7. The assembly in accordance with Claim 1, wherein each wedge retaining member comprises a first tapered side wall and a second tapered side wall, said first tapered side wall defining a first dovetail slot and said second tapered side wall defining a second dovetail slot, said first dovetail slot and said second dovetail slot defined on opposing sides of said each wedge retaining member.

8. The assembly in accordance with Claim 1, wherein each wedge retaining member comprises a bore hole extending therethrough, said bore hole sized to receive a fastener configured to couple said plurality of wedge retaining members to said hub.

9. A blade retention system for use with a marine propeller assembly, said system comprising: a hub comprising an outer radial surface; and a plurality of wedge retaining members removably coupled to said hub, said plurality of wedge retaining members spaced circumferentially about said outer radial surface such that a dovetail slot is defined between adjacent wedge retaining members, said dovetail slot configured to receive a root portion of a propeller blade, wherein said plurality of wedge retaining members are configured to restrict radial movement of said root portion within said dovetail slot.

10. The system in accordance with Claim 9, wherein said outer radial surface comprises a plurality of receiving surfaces oriented such that said outer radial surface has a polygonal cross-sectional profile.

11. The system in accordance with Claim 10, wherein said plurality of receiving surfaces extend helically about said outer radial surface relative to a centerline of said hub.

12. The system in accordance with Claim 11, wherein said plurality of wedge retaining members are shaped for extending helically along said plurality of receiving surfaces when coupled to said hub.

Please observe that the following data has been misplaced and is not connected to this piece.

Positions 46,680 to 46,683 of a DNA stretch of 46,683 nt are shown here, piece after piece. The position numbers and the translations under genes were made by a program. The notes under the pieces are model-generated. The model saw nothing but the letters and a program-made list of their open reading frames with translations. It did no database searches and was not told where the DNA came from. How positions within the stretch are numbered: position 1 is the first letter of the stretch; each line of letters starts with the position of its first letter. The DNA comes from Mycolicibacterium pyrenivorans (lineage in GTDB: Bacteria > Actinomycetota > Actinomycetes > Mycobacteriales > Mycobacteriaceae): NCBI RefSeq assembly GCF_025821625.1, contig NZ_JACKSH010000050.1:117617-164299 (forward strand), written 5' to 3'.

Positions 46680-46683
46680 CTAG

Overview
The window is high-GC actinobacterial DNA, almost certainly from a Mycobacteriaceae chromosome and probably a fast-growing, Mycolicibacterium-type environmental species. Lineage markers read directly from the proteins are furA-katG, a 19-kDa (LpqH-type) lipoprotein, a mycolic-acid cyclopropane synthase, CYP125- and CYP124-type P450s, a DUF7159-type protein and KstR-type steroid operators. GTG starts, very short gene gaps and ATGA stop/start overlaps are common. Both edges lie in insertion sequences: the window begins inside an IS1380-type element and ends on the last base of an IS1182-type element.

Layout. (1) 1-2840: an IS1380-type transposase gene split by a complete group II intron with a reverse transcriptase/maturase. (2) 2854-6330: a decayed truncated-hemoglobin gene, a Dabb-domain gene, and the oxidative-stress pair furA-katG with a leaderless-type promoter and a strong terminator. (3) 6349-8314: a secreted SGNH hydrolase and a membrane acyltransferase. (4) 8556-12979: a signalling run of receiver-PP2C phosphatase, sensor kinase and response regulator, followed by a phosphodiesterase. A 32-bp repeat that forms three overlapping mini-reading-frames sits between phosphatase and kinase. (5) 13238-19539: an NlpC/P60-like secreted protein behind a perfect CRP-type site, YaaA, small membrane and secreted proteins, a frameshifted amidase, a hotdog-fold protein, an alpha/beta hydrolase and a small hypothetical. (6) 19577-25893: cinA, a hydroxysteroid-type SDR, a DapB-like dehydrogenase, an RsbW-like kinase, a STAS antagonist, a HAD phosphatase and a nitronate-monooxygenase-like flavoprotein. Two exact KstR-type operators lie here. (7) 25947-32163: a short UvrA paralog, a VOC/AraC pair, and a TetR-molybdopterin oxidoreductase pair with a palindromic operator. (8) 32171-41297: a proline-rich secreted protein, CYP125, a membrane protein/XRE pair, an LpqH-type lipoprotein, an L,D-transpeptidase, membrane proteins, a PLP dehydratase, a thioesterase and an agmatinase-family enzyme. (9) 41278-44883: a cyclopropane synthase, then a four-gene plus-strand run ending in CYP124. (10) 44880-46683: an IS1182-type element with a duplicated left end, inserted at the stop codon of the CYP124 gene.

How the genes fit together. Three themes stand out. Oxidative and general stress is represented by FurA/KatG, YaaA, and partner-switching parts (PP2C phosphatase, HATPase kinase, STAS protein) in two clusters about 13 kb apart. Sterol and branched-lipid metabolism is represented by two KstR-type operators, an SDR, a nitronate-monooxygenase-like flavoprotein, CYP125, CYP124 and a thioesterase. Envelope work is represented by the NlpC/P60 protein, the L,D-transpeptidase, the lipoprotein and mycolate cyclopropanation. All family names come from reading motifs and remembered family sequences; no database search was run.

13. The system in accordance with Claim 10, wherein said plurality of receiving surfaces comprises a plurality of first receiving surfaces and a plurality of second receiving surfaces alternatingly arranged with each other, said plurality of first receiving surfaces configured to receive said plurality of wedge retaining members and said plurality of second receiving surfaces configured to receive said root portion of said propeller blade.

14. The system in accordance with Claim 9, wherein each wedge retaining member comprises a first tapered side wall and a second tapered side wall, said first tapered side wall defining a first dovetail slot and said second tapered side wall defining a second dovetail slot, said first dovetail slot and said second dovetail slot defined on opposing sides of said each wedge retaining member.

15. The system in accordance with Claim 9, wherein each wedge retaining member comprises a bore hole extending therethrough, said bore hole sized to receive a fastener configured to couple said plurality of wedge retaining members to said hub.

16. A method of assembling a marine propeller assembly, said method comprising: coupling a root portion of a propeller blade to an outer radial surface of a hub, the root portion having a dovetail profile; positioning a first wedge retaining member and a second wedge retaining member on opposing sides of the root portion; and coupling the first wedge retaining member and the second wedge retaining member to the hub such that the first wedge retaining member and the second wedge retaining member are coupled to the root portion with an interference fit.

17. The method in accordance with Claim 16 further comprising alternatingly arranging a plurality of propeller blades and a plurality of wedge retaining members about the outer radial surface of the hub.